Friday, May 26, 2017

Franchise Run-Through - Universal’s Frankenstein Series

So, we're back for another effort, and this time we're going to talk about one of the classic series in the genre which is one of the most iconic and influential series in the entire genre. Today, we're going to talk about the Universal series of Frankenstein films.

Now, usually I go through an extended setup regarding the history of the chosen franchise and its impact, but rather I'll skip that instead for several reasons. One, I have bigger and better plans in the future regarding this series as well as many other adaptations to turn that into one huge article about the novels' adaptations over the years which is of more pressing concern for retelling a lot of the history and influence. As well, there's also the fact that this one manages to have such a complex and twisting backstory throughout it's production and release that detailing all of it in this blog would render it twice the length that I would like to keep it to for these kinds of articles as, lastly, I've been fighting back a cold for most of the week and researching the whole of it is a little more than I can handle for the week.

Instead, then, we're going to skip over that section and instead go for the personal history of the series. Now, this is one that I have had quite a confusing watch-history for the series as I came to Abbott and Costello Meet Frankenstein first when that aired as part of a celebration of their work on TV right around the time I started getting into the genre back in the late 90s. After this one, I got to the original and Bride rather quickly, but then it took me years to catch another franchise entry which actually ended up being the back-to-back efforts House of Frankenstein and House of Dracula, then about a month later, Son showed up on TV. Lastly, it took me picking up the original Franchise Legacy collection set to finally get to Ghost as that, ironically, was the reasoning for buying that first DVD set. So, as you can see this is a rather odd take to get through the franchise as a whole which is why I love discussing that type of personal history.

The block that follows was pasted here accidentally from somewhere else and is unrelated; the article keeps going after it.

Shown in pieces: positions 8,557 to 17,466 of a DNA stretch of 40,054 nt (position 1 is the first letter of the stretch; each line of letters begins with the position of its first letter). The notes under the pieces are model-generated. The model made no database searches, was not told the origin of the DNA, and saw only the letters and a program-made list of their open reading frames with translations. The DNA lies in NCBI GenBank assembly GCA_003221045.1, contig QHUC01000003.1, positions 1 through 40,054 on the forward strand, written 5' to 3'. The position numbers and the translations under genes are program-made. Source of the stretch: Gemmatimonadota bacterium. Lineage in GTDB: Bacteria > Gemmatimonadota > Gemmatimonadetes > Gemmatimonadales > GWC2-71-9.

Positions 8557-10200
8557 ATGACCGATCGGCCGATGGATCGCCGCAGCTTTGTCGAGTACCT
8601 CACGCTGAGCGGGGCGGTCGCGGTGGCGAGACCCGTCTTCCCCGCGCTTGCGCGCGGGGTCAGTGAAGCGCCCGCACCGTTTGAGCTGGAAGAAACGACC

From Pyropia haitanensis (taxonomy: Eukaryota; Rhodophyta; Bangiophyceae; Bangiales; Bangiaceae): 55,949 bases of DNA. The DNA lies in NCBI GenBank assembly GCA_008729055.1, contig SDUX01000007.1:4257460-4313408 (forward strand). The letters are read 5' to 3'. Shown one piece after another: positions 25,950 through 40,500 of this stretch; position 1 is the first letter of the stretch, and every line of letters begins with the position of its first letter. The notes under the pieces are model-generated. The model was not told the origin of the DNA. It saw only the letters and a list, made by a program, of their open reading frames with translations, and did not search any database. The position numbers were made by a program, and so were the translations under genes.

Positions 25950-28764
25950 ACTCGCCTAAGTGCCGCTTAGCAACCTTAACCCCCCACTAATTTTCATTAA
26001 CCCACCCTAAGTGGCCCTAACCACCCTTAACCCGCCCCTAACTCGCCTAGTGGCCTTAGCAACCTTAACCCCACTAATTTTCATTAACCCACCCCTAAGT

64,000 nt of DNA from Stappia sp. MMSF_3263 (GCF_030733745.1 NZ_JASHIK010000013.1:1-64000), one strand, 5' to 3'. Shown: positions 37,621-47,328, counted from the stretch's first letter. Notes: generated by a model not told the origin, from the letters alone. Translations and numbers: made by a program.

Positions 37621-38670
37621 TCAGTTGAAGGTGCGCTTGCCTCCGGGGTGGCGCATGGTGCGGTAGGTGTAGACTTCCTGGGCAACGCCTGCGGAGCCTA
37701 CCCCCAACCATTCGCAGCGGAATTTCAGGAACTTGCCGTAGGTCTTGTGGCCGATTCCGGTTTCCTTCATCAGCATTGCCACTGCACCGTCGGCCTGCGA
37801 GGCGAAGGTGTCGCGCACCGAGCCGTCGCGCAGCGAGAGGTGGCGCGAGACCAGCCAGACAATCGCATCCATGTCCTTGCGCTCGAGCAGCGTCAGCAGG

And now, onto the films themselves.

Frankenstein

Frankly, this still one of the more important and impressive films in the genre. This one still retains its power with the legendary resurrection scene that comes off as incredibly exciting even before the creature stirs beneath the sheets which are still some of the most visually-arresting and chilling scenes in the genre. Taking plenty of advantage of the opulent Gothic sets, filled with all manner of electronic gadgets and fanciful equipment which really brings out the grand location as the second half goes into the great scenes of them attempting to control it in the laboratory which proves incredibly difficult with his violent tendencies and begins lashing out at them forcing the need to dispose of it before it escapes which is where there's plenty of fun to be had here with the creature loose in the countryside generating more solid fun. Finally, the action-packed spectacle that is the finale is one of the best in the genre with its full-scale hunting of the creature leading to the big battle at the windmill where not only is there the torch-wielding mob to contend with but also the brawling of the doctor that makes for a rather spectacular finish needed in this kind of movie. Though it gets a little slow at places with the final half with the atrocious dance number and lack of creature scenes featured, there's a lot to really like in this one. (10/10)


Bride of Frankenstein